I used software to make my sundial for a specific latitude, for Berlin, and then I carved the drawing it made on the plaster cast. When technical instrumental data is transferred onto organic forms, it doesn’t make a functional object. The sculptures also embody opposites in materials and methods, the organic part is made by a machine, but the technical data is hand carved.

Anna Júlía Friðbjörnsdóttir

Anna Júlía Friðbjörnsdóttir: Last Season. Detail. Photo: Ivonne Thein

Anna Júlía Friðbjörnsdóttir

Anna Júlía Friðbjörnsdóttir: Last Season. Detail. Photo: Ivonne Thein

The title Last Season refers to something being outdated or out of fashion and directly relates to the fast-paced fashion industry. Which the titles of the sculptures also point to. Anna Júlía then mixes all of this with the Icelandic Ocean floor and coral reeves.


In Pre-Fall I used the whale’s shoulder blade as a canvas. I carved the coordinates of an astrolabe disk into it. Holes representing the most prominent celestial objects let the light through the object, making the constellation visible from the other side. A pearl at the centre of the astrolabe’s grid matches the coordinates of the Polestar, and on top, the piece is decorated with Icelandic coral, a bit like a crown. The other side is covered with aluminium foil, creating a mechanical look but also hinting towards this surface being a mirror. The shape reminded me of a dressing table mirror due to its embracing form. So, the work mixes the scientific and the personal space, function and aesthetics, both in the service of the individual.


Another piece, Silhouette, is a room divider with drawings. I drew inspiration from Japanese screen paintings that traditionally depict seasonal landscapes, I was especially drawn to monochrome ink paintings where the scene fades in and out. I attached sheets of grid paper to fit the screen. The paper has its association with mathematics and systems and speaks to the categorising and organising of nature. It makes a strong contrast when used for drawing and with the functional screen as ‘furniture’ – both being kind of wrong. I’ve used transfer paper before because of its connection to bureaucracy, but this time I chose grid paper for its link with science.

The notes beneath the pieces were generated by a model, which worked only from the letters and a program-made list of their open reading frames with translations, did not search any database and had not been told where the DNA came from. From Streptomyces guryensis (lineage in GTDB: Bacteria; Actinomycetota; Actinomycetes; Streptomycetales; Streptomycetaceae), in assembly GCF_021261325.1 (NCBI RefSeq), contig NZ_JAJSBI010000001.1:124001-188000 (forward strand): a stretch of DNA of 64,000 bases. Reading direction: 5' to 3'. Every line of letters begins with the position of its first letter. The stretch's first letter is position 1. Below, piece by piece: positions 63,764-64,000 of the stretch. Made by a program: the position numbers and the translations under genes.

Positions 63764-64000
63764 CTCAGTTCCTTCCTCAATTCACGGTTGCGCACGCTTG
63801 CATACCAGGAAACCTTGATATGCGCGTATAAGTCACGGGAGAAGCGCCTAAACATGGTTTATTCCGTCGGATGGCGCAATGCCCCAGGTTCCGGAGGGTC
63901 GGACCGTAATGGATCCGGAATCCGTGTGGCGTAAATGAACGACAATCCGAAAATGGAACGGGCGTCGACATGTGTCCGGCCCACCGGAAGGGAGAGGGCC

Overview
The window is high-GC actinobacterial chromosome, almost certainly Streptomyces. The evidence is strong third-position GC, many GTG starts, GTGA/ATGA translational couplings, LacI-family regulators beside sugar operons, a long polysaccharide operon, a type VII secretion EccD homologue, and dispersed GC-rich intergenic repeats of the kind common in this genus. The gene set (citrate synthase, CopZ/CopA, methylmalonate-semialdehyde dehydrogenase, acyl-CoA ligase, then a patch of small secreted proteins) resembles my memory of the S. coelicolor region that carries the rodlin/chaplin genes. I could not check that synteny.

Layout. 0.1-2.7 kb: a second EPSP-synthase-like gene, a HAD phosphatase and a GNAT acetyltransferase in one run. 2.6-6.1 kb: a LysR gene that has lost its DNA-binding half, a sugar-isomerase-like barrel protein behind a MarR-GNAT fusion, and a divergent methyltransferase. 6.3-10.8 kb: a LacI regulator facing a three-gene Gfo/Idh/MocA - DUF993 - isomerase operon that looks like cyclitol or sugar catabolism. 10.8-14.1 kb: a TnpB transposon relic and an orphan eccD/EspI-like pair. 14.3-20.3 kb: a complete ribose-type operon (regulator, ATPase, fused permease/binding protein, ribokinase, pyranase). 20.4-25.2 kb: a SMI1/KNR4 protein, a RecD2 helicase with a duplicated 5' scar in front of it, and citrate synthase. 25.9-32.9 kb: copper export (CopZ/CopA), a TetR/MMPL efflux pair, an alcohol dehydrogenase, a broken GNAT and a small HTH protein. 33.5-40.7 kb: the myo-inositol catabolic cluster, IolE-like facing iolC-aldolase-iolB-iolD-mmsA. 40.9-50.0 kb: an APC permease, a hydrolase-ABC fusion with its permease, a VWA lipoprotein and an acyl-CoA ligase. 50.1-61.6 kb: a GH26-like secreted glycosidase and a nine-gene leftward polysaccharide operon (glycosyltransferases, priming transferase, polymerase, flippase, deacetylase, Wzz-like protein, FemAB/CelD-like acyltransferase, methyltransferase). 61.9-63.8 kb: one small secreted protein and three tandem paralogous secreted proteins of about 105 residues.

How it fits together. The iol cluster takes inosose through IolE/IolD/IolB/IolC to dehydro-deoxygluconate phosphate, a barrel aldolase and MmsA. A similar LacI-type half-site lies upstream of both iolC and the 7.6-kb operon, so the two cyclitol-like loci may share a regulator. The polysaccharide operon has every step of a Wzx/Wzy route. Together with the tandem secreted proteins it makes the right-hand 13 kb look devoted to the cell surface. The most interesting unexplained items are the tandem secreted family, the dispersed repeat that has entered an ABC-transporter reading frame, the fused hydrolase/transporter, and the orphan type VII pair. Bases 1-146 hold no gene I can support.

I was working from photographs from the Icelandic Marine & Freshwater Research Institute. They are mapping the ocean floor around Iceland and have found corals and many other deep-sea creatures. The scientists are campaigning for the protection of some of these areas that fishing trollers threaten. These beautiful creatures were photographed with a robotic underwater camera, and I have been lucky enough to use these photographs and also some of the natural corals. I made casts from the coral, created a black chain (black to continue the shadow play), and hung it on the screen. Again, the piece juxtaposes the realm of science and personal space. Digits in the drawings are taken from oceanic navigational maps of the sea around Iceland. Finally, I cut open some of the squares in the grids, making a covert astrological map visible by the light when the piece is backlit.


Anna will finish her one-year residency this spring with a solo exhibition at Künstlerhaus Bethanien. In the meantime, she will work further on her research whilst still getting acquainted with the Berlin art scene.


Anna Júlía Friðbjörnsdóttir‘s works seek to merge local histories and the politics of places with broader historical perspectives and layered references from multiple sources. As research forms a large part of her practice, she often works with institutions and specialists in various fields. Coincidentally, her choice of materials stems from their inherent qualities and varied associations, such as glass beads, copper, carbon paper, bone ash and tallow. Friðbjörnsdóttir‘s work has been shown in the Reykjavik Art Museum; Gerdarsafn – Kopavogur Art Museum, and at Hafnarborg Hafnarfjordur Centre for Culture and Fine Arts, Iceland.